In addition to changing medical practice, America needs public policy initiatives that respond to its growing ethnic diversity and changing demographics. "My biggest concern is that in Social Security and Medicare reforms we not try to balance the costs on the backs of immigrants," said Clayton Fong, executive director, National Asian Pacific Center on Aging, Seattle. He fears that such reforms will lead to a two-tiered healthcare system. "We no longer have a safety net for immigrants coming here since 1986. A time bomb is ticking."

Implications for Healthcare Providers
The conference's messages point to a role for all U.S. healthcare organizations — Catholic and non-Catholic alike. They must proactively advocate at all political levels policies that increase access to adequate care for all cultural and ethnic groups, as well as research that provides guidance for caring for all subpopulations.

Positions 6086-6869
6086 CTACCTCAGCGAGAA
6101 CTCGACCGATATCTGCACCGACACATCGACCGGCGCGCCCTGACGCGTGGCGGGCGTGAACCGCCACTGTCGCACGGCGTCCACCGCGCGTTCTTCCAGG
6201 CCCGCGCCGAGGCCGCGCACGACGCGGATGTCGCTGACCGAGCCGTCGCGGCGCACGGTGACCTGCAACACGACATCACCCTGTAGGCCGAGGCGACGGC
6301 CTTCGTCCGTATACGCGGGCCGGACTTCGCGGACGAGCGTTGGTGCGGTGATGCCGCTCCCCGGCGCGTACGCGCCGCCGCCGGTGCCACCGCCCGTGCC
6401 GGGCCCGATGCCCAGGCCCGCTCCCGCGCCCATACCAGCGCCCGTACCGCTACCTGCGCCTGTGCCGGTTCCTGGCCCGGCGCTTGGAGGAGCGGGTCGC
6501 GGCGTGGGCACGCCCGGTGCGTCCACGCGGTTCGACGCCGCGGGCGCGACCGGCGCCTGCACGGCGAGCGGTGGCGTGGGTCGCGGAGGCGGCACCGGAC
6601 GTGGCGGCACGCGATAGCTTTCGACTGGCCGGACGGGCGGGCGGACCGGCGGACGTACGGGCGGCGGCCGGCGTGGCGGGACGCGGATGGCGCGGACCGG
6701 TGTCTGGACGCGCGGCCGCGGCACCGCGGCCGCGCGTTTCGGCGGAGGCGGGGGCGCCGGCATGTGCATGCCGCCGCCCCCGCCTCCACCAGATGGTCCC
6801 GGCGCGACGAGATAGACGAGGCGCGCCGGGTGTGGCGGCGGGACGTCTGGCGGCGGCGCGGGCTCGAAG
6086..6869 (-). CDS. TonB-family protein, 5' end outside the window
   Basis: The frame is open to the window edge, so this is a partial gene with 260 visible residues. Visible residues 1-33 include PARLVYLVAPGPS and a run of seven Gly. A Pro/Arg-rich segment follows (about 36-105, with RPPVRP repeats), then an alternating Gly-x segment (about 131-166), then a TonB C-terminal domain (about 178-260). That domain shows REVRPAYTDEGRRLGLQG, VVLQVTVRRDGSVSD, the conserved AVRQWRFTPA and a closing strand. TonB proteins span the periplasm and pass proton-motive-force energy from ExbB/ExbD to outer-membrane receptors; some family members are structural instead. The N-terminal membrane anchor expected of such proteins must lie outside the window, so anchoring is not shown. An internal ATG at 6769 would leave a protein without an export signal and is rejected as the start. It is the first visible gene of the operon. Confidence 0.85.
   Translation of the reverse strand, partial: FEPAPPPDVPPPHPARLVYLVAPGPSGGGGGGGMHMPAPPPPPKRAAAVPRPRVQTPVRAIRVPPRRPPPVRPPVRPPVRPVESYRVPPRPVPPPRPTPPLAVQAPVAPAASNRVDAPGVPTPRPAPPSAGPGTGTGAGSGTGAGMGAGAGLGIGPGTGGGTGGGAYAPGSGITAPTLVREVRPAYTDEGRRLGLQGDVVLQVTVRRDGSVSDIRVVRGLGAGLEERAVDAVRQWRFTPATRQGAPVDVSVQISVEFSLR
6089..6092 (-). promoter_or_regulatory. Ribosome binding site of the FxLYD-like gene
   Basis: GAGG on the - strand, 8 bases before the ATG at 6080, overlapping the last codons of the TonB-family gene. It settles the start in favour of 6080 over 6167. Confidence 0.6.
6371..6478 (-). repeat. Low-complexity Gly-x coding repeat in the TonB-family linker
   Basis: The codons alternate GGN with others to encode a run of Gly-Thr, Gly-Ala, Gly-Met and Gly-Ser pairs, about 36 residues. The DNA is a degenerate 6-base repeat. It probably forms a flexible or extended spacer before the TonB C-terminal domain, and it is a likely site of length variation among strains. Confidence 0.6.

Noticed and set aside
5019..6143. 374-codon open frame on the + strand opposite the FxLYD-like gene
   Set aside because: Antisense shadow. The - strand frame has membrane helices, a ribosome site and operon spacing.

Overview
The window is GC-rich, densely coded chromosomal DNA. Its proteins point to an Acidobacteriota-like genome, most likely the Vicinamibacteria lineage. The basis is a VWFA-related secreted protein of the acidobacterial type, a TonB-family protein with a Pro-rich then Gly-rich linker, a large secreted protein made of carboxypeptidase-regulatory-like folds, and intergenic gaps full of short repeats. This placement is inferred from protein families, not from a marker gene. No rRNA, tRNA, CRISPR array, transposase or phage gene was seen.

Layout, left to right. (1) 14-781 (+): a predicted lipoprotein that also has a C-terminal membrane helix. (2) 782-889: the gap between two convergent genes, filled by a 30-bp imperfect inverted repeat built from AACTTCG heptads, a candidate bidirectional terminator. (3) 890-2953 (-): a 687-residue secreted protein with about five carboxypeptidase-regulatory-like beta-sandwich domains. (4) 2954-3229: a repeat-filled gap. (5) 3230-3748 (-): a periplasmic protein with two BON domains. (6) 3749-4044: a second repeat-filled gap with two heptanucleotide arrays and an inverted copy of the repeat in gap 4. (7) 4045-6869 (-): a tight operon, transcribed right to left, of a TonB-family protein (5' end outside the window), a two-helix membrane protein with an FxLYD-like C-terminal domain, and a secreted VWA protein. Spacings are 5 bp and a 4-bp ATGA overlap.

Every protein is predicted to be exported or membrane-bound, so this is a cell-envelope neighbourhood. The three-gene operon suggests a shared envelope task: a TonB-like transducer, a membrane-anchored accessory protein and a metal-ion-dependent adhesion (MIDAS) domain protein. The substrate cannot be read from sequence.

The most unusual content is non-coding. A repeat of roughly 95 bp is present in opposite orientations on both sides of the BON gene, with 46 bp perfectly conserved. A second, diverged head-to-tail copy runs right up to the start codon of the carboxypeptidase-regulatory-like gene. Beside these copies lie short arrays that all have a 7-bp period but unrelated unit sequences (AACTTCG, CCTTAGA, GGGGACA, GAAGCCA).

Organizations and their staffs should also advocate cultural competence initiatives in hospitals, nursing homes, clinics, and all other sites where health and social services are delivered to various ethnic groups. They should support changes in the training of physicians, nurses, and others so that the entire healthcare team provides culturally competent care.